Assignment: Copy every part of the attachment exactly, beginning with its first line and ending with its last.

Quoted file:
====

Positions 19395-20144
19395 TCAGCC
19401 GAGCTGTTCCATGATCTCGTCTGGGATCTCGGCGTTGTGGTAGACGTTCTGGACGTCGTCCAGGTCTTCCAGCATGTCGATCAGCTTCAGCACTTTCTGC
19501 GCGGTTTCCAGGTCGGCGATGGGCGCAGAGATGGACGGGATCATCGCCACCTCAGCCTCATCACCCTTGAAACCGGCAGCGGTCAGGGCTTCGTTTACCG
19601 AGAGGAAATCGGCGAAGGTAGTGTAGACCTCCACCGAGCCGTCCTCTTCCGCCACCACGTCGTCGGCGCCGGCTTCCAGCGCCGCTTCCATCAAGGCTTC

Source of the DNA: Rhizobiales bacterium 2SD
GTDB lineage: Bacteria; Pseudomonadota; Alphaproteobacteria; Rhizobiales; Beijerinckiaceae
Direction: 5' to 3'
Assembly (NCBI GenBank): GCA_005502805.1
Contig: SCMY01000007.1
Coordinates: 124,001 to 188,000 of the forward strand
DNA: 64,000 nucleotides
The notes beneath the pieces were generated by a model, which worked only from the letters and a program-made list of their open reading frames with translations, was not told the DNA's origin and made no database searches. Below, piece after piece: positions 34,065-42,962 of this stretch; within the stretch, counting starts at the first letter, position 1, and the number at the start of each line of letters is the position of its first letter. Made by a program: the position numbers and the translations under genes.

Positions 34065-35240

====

Positions 19395-20144
19395 TCAGCC
19401 GAGCTGTTCCATGATCTCGTCTGGGATCTCGGCGTTGTGGTAGACGTTCTGGACGTCGTCCAGGTCTTCCAGCATGTCGATCAGCTTCAGCACTTTCTGC
19501 GCGGTTTCCAGGTCGGCGATGGGCGCAGAGATGGACGGGATCATCGCCACCTCAGCCTCATCACCCTTGAAACCGGCAGCGGTCAGGGCTTCGTTTACCG
19601 AGAGGAAATCGGCGAAGGTAGTGTAGACCTCCACCGAGCCGTCCTCTTCCGCCACCACGTCGTCGGCGCCGGCTTCCAGCGCCGCTTCCATCAAGGCTTC

Source of the DNA: Rhizobiales bacterium 2SD
GTDB lineage: Bacteria; Pseudomonadota; Alphaproteobacteria; Rhizobiales; Beijerinckiaceae
Direction: 5' to 3'
Assembly (NCBI GenBank): GCA_005502805.1
Contig: SCMY01000007.1
Coordinates: 124,001 to 188,000 of the forward strand
DNA: 64,000 nucleotides
The notes beneath the pieces were generated by a model, which worked only from the letters and a program-made list of their open reading frames with translations, was not told the DNA's origin and made no database searches. Below, piece after piece: positions 34,065-42,962 of this stretch; within the stretch, counting starts at the first letter, position 1, and the number at the start of each line of letters is the position of its first letter. Made by a program: the position numbers and the translations under genes.

Positions 34065-35240